9. pizza15

    pizza15 New commenter

    Heads talk. Teachers talk. The international circuit is surprisingly small. Do you time and enjoy the experience, enjoy the city , the experience and build your CV. It will be worth it in the long run. Maybe its just a blip, enjoy the city and find something to do to keep you busy (take up a sport / activity / language lessons) time really will fly by. It's best to see your contract out, leave on good terms and if at interview asked why you are leaving be creative with a reason (I am sympathetic to pollution/health ones from applicants in China) but do not be negative and say leadership.
     
  10. TES_Community

    TES_Community Administrator

    Please remember the forum house rules.

    Anyone who repeatedly breaks the rules could have their posting privileges reviewed.

    Please note that the moderation policy clearly states:

    We reserve the right to remove content, lock threads, ban members or moderate user posts in our moderated forums at our discretion - we won't enter into debates regarding any sanction.

    Threads or posts may be deleted and members may be banned at the sole discretion of TES moderation staff without notice.

    We reserve the right to amend our moderation policy at any time without notice.
     
  11. the3wordposter

    the3wordposter Occasional commenter

    'posting privileges' lol
     
  12. lunarita

    lunarita Lead commenter

    I once worked for a lazy HT and it was great, it meant that in general we were left to get on with the teaching with minimal interference from management.

    So without knowing more about what possible impact the lazy SMT is having on this school I'm not in a position to say what is right and wrong.

    These kind of threads always attract polarised responses. There are those who will tell you you should never ever not see out a contract or it will be the End Of Your Career. Rubbish. If you're a good teacher you will get another job. You might not be able to leave one job for your first choice of next job, you might have to compromise on your next choice in order to get a reference and get back in the market for the so-called top schools but that's part of what you weigh up when you're making the decision to stay or go. People talk about being blacklisted as though some schools/associations were run by a kind of mafia. Maybe they are, but since I woudn't want to work for a school run by the mafia anyway, the threat of being blacklisted wouldn't be the deciding factor for me.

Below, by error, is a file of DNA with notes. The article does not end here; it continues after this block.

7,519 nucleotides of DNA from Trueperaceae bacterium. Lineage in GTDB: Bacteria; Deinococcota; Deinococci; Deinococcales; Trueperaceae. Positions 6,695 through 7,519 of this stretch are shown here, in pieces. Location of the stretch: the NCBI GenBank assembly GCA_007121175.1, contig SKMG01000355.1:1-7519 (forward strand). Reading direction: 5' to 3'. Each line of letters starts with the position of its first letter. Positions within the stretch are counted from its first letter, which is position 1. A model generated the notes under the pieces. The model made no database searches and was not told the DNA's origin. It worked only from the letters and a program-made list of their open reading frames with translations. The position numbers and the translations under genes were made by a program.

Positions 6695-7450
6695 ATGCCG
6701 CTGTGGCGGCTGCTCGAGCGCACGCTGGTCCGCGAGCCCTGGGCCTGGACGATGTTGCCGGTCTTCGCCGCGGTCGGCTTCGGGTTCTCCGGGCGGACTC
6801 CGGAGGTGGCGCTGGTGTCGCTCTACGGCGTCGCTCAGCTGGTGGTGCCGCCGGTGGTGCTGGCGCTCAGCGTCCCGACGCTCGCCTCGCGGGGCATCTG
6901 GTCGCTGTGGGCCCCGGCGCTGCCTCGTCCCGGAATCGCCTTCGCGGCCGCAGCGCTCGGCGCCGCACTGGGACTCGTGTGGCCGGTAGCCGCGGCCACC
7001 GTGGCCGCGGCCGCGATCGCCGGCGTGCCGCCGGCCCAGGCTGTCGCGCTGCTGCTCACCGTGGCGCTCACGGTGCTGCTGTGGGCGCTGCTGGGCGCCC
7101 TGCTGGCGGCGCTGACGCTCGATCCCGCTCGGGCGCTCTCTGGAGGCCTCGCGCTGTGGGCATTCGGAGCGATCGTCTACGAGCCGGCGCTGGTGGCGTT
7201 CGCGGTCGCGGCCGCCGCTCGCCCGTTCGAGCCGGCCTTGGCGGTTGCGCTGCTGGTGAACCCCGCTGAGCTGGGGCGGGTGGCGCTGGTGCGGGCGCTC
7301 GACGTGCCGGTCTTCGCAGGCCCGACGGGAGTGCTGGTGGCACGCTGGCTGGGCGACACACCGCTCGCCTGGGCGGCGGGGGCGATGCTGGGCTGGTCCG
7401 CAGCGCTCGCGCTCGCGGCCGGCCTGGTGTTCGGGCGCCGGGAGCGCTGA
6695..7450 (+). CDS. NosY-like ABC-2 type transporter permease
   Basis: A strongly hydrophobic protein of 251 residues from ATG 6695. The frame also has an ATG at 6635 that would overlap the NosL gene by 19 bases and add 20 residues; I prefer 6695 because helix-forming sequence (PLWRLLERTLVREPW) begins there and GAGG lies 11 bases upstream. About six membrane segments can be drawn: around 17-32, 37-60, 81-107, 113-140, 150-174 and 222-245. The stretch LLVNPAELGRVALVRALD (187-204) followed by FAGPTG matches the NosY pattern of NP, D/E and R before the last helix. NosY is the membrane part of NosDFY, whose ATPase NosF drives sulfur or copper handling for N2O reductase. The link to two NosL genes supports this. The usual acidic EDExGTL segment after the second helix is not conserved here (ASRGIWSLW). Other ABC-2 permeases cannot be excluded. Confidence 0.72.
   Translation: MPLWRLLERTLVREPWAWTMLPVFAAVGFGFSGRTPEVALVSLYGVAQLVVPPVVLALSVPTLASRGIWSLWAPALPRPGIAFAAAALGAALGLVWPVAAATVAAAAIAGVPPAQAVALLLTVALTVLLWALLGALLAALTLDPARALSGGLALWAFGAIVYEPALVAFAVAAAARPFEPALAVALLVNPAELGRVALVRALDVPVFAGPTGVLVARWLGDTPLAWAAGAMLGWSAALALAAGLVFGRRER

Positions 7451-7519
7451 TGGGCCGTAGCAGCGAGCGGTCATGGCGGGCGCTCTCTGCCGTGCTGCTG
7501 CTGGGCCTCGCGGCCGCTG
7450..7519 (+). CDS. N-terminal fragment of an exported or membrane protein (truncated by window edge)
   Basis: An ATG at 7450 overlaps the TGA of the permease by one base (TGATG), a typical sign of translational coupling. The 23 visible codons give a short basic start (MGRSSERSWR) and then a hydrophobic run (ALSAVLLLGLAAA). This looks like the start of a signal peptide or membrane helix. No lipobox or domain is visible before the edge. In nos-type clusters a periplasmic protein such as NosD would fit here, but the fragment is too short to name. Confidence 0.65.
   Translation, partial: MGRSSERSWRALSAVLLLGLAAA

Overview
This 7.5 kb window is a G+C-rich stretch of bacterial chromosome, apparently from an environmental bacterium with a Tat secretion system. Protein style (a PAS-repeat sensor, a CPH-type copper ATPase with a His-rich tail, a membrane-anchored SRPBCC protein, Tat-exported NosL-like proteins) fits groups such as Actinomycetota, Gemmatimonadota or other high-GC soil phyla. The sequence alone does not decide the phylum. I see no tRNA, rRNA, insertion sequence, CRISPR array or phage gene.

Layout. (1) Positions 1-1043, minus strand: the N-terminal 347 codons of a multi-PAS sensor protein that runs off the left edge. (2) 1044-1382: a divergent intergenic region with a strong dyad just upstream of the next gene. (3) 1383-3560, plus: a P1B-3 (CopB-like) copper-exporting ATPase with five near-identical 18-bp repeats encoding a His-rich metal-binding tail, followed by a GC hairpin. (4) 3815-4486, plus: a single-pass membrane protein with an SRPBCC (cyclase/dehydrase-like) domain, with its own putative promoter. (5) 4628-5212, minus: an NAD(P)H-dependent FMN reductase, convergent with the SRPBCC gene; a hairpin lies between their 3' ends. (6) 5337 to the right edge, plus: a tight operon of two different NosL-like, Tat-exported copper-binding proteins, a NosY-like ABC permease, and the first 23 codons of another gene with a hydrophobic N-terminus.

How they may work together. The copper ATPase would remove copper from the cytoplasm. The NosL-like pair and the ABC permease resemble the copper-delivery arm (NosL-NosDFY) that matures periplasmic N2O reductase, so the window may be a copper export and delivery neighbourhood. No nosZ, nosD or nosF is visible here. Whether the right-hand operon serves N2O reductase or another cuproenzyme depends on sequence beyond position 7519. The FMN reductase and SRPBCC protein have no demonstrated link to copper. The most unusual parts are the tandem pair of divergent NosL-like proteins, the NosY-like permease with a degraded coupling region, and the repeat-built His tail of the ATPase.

Giving adequate notice to leave at the end of one year instead of seeing out a two or thee year contract is not the same thing as doing a 'runner'. If the competition out there is so intense that schools can afford to blacklist teachers then I imagine they can soon find a suitable replacement for a teacher who gives notice.

    I can't imagine ever just doing a flit, but then maybe I've been lucky to not have been put in the position of having to think about it.

    Would I ever leave without seeing out a contract? Absolutely, if it was clear to me that I wasn't the right fit for the school or the school wasn't right for me - but it's not something I'd take lightly. And if I had children in the school and was worried about any adverse effect on their education, that would definitely influence my decision.

    Good luck to the OP, whatever you decide.
     
  13. Twinklefoottoe

    Twinklefoottoe Senior commenter

    Which country or rough area of the world is the OP working? I can fully understand breaking a contract in Egypt, Kuwait, Saudi etc but would suggest they chill and get stuck in if the area were SE Asia, for example.
     
  14. Ed Goodwin

    Ed Goodwin New commenter

    Anyone who breaks contract at my school will find themselves issued with a writ and chased as far as we can do so, legally. No one has the right to do this, NO-ONE. I didn't get an OBE for allowing people to walk out of perfectly reasonable contracts, which I wrote, in 1986.
     
  15. the3wordposter

    the3wordposter Occasional commenter

    WARNING: management present
     
  16. Karvol

    Karvol Occasional commenter

    WARNING: Walter Mitty present. Or more likely a *********.
     
  17. the3wordposter

    the3wordposter Occasional commenter

    Enjoy ur ban.
     
  18. Principal-Skinner

    Principal-Skinner Occasional commenter

    Boys! My office.

    Now, the pair of you, I won't have this silly behaviour upsetting Mrs Moderator. I expect you to apologise immediately.

    In line with modern methods, you are to each decide your own punishment. Now, what will it be?
     
  19. Karvol

    Karvol Occasional commenter

    Ban? What ban? A turban? Hang on, isn't this banter?
     
  20. the3wordposter

    the3wordposter Occasional commenter

    Massage . . . with extras ;)